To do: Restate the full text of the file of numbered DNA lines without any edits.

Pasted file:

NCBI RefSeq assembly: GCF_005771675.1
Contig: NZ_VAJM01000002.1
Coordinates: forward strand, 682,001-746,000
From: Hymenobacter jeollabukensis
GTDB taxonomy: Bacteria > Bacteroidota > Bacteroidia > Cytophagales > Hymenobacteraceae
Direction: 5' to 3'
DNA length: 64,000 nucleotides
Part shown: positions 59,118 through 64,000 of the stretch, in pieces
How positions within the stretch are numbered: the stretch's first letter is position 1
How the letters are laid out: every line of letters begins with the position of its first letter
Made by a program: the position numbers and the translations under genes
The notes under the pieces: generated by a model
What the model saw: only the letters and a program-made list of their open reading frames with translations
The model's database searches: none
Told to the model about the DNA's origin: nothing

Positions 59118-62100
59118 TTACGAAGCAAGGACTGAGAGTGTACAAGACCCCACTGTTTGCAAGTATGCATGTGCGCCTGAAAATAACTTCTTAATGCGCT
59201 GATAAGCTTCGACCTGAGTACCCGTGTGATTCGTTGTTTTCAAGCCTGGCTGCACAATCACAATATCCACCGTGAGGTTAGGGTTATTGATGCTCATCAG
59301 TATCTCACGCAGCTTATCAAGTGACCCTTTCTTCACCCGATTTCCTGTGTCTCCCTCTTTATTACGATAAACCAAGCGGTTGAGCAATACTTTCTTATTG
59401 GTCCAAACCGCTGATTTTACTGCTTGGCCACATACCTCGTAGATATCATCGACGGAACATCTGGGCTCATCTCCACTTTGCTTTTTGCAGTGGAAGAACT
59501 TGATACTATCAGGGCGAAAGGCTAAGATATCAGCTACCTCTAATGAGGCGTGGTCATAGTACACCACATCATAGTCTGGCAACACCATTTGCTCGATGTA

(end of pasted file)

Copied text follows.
NCBI RefSeq assembly: GCF_005771675.1
Contig: NZ_VAJM01000002.1
Coordinates: forward strand, 682,001-746,000
From: Hymenobacter jeollabukensis
GTDB taxonomy: Bacteria > Bacteroidota > Bacteroidia > Cytophagales > Hymenobacteraceae
Direction: 5' to 3'
DNA length: 64,000 nucleotides
Part shown: positions 59,118 through 64,000 of the stretch, in pieces
How positions within the stretch are numbered: the stretch's first letter is position 1
How the letters are laid out: every line of letters begins with the position of its first letter
Made by a program: the position numbers and the translations under genes
The notes under the pieces: generated by a model
What the model saw: only the letters and a program-made list of their open reading frames with translations
The model's database searches: none
Told to the model about the DNA's origin: nothing

Positions 59118-62100
59118 TTACGAAGCAAGGACTGAGAGTGTACAAGACCCCACTGTTTGCAAGTATGCATGTGCGCCTGAAAATAACTTCTTAATGCGCT
59201 GATAAGCTTCGACCTGAGTACCCGTGTGATTCGTTGTTTTCAAGCCTGGCTGCACAATCACAATATCCACCGTGAGGTTAGGGTTATTGATGCTCATCAG
59301 TATCTCACGCAGCTTATCAAGTGACCCTTTCTTCACCCGATTTCCTGTGTCTCCCTCTTTATTACGATAAACCAAGCGGTTGAGCAATACTTTCTTATTG
59401 GTCCAAACCGCTGATTTTACTGCTTGGCCACATACCTCGTAGATATCATCGACGGAACATCTGGGCTCATCTCCACTTTGCTTTTTGCAGTGGAAGAACT
59501 TGATACTATCAGGGCGAAAGGCTAAGATATCAGCTACCTCTAATGAGGCGTGGTCATAGTACACCACATCATAGTCTGGCAACACCATTTGCTCGATGTA